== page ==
P-VMDNN @ ICDL-EPIROB 2017
Last September, I attended the ICDL-EPIROB 2017 which was held in Lisbon, Portugal. I really enjoyed the conference and the beautiful city and I also had a great time with my old & new friends :)
This time, I was lucky to have an opportunity for the oral presentation. I had my presentation on my recent study on visuomotor learning, particularly on P-VMDNN (Predictive Visuo-Motor Deep Dynamic Neural Network).
The manuscript, the presentation slides (pdf) and the supplementary videos that I used during my talk can be downloaded from below:
During/after my presentation, I received many insightful questions about the model. It might be helpful to share those questions (and my answers) for those who are interested in the model. Below, you can find those questions and my short answers. Some of the questions might be examined more deeply in the future.
In this study, I haven’t dealt with the developmental aspect of imitation. Instead, the robot was explicitly tutored by the experimenter (kinesthetic teaching). In the future study, the developmental aspects will be also considered.
During the training process, the model was trained to generate 1-step look-ahead predictions with BPTT (Backpropagation through time) algorithm on TensorFlow. The model’s learnable parameters (called variables in TensorFlow) including weights, biases and the initial states were optimized to minimize the prediction error at both pathways. Note that the different initial states are obtained for each training dataset.
I received a lot about this issue. Currently, the P-VMDNN model only has lateral connection at the highest level layers. Recently, the model was extended further to have the lateral connections between the different levels. Since it is still under-reviewed for publication, I can’t explain in detail here. But according to Fuster’s model, such lateral connections seem also biologically plausible.
Size of the Model. Please see the Manuscript.
Training Time. I ran the example source code (which will be available soon!). In my computer (Intel i7, 32GB RAM, GTX 1080Ti), training the model with 2 visuomotor patterns for 100,000 epochs took me 11 hours.
Computational Cost. Training is not demanding, but online prediction error minimization is a bit difficult.
If I just feed the visual observation to the input of the model, then the model’s neuronal activation will be driven by those values (i.e. sensory entrainment). We have a different perspective on visual perception. In our model, perception is considered as an active action of updating the internal states while minimizing prediction error. In other words, model’s neuronal activation is driven by the error minimization mechanism. It might be also interested to investigate the balance between these two approaches.
The visual prediction is generated in the visual pathway which is based on the P-MSTRNN (Predictive Multiple Spatio-Temporal Scales RNN). A bit more specifically, the convolution operation with padding is conducted. For more information about P-MSTRNN, please refer this paper.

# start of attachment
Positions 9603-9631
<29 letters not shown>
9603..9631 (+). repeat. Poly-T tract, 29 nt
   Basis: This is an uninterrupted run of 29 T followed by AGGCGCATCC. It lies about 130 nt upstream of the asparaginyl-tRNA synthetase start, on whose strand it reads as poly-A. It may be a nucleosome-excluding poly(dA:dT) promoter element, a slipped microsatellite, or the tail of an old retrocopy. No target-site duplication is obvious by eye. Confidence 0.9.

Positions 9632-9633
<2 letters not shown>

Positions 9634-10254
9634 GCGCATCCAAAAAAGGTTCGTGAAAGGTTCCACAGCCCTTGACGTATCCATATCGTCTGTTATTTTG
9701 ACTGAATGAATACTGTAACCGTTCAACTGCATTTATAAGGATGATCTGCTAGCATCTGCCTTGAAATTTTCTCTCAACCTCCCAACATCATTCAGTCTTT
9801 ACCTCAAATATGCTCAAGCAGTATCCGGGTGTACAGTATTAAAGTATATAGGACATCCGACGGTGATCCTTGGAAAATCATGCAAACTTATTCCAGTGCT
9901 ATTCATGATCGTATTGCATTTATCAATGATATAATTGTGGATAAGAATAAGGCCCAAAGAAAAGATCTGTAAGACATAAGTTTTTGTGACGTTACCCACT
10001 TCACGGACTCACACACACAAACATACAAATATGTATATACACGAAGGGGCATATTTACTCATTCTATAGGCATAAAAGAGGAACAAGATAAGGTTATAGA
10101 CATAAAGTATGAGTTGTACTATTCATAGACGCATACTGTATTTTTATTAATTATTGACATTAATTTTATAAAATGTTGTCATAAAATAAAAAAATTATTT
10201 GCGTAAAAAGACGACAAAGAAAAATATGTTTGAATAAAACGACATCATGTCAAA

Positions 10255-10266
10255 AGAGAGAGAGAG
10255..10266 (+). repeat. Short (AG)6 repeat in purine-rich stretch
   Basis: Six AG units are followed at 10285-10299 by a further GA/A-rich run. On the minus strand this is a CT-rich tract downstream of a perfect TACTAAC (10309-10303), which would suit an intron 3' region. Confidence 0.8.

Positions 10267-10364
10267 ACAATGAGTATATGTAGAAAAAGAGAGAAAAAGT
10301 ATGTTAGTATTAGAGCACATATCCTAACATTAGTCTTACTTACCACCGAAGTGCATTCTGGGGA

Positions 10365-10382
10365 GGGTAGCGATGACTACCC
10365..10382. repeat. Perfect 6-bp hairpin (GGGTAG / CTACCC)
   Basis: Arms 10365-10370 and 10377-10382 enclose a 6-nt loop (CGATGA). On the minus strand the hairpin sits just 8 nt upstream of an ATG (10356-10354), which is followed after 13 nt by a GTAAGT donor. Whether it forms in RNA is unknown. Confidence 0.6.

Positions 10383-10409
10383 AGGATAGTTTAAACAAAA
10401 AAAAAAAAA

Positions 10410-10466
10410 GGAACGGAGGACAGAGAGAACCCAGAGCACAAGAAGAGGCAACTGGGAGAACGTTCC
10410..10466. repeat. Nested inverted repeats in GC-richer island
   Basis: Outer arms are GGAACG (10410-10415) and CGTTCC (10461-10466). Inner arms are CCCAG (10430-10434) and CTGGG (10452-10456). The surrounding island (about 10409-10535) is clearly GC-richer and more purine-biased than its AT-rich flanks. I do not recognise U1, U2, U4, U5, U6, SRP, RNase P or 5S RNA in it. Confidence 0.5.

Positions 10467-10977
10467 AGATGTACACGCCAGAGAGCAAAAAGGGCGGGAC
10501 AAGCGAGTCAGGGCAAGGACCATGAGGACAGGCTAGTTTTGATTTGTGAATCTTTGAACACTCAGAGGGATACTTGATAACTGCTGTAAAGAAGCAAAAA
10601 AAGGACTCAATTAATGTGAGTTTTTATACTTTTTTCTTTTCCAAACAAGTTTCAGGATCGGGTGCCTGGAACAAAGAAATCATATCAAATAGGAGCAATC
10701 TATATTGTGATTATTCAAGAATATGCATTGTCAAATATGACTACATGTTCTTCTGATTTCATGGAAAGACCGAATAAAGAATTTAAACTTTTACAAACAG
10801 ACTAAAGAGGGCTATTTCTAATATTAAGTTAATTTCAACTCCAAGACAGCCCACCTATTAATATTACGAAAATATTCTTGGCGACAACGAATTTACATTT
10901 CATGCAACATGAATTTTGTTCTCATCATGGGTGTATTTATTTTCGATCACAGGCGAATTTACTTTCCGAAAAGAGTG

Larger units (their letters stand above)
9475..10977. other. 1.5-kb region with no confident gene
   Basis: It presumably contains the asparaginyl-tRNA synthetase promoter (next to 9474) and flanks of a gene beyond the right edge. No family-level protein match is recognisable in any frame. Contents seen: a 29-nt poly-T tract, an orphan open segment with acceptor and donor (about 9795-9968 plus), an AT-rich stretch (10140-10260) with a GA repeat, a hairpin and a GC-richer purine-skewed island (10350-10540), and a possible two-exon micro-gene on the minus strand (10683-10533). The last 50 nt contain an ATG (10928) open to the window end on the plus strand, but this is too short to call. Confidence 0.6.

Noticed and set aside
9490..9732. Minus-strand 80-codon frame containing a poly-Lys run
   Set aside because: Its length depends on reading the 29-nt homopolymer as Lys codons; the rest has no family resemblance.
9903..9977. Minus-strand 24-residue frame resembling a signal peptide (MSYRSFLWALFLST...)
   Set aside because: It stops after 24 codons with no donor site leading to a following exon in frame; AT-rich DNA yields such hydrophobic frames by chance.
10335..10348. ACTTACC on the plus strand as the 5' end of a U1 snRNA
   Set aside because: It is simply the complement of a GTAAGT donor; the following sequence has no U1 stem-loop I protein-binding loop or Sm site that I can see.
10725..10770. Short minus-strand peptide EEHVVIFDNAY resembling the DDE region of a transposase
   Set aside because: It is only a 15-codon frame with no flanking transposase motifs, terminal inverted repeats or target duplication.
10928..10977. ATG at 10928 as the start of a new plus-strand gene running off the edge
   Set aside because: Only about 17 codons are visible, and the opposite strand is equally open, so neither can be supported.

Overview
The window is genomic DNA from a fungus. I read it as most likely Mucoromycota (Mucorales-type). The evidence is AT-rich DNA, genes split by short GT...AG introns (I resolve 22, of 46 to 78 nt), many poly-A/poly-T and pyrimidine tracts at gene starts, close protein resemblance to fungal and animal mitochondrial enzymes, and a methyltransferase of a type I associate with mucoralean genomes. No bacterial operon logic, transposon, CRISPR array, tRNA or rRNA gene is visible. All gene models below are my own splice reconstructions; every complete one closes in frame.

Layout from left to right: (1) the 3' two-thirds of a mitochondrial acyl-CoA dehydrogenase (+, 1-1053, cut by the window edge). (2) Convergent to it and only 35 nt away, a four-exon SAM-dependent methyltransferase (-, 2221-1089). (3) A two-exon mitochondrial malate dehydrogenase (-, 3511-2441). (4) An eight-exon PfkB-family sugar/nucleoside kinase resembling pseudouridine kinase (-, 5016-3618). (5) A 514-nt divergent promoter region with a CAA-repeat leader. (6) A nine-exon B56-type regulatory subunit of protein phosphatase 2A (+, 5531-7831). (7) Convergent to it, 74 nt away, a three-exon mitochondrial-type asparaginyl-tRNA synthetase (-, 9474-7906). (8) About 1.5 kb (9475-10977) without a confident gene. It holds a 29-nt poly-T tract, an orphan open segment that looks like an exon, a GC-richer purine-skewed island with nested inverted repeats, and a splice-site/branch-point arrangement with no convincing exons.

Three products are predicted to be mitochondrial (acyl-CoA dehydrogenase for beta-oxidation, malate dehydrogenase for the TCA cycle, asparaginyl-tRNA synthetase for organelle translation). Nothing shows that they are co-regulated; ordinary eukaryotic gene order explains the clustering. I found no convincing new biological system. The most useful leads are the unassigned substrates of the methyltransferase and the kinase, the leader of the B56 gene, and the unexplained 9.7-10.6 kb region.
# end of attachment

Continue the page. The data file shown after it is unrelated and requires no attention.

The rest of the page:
Both pathways. While the visuomotor pattern is processed along the hierarchy (from lower to higher level), the model extracts the latent features in the pattern. That is, the lower level layers encode specific information whereas the higher level layers encode abstract information of the visuo-proprioceptive patterns.
The internal states refer the neuron’s values (sum of inputs) before the activation function. Particularly, the internal states of the very first time step is called the initial states. The initial states are obtained from the training process. After the training, each training data has different initial states. So if you set the specific initial states, the model will generate the corresponding visuomotor sequence. Therefore, the initial states can be interpreted as intention sometimes.
Yes. If you set the initial states in the higher level layers only, it might not work well. In the extension of this study, it was found that the higher level layer was encoding the type of gesture while the lower level layer was encoding the specific appearance of the human subject. In this case, setting the initial states in the entire layer is more natural. It is like telling the model about what and whose gesture to mentally simulate.
What would happen if I just choose random/neutral initial states that are far from the obtained ones?
It is highly likely that the model will not mentally simulate the visuo-proprioceptive patterns properly. But also, there is a chance that some kinds of novel visual & proprioceptive predictions can be made. I’ve been working on the similar topic and this will be dealt more thoroughly later.
Well, I think that the model can be extended to more complex tasks. Indeed, the extension of this study is under-review so I can’t describe in detail right now.. But in that study, the model was successfully extended to a more complex task including a different number of human subjects’ gestures.
#####Is the source code available?
Now I’m working on it and it’d be soon available!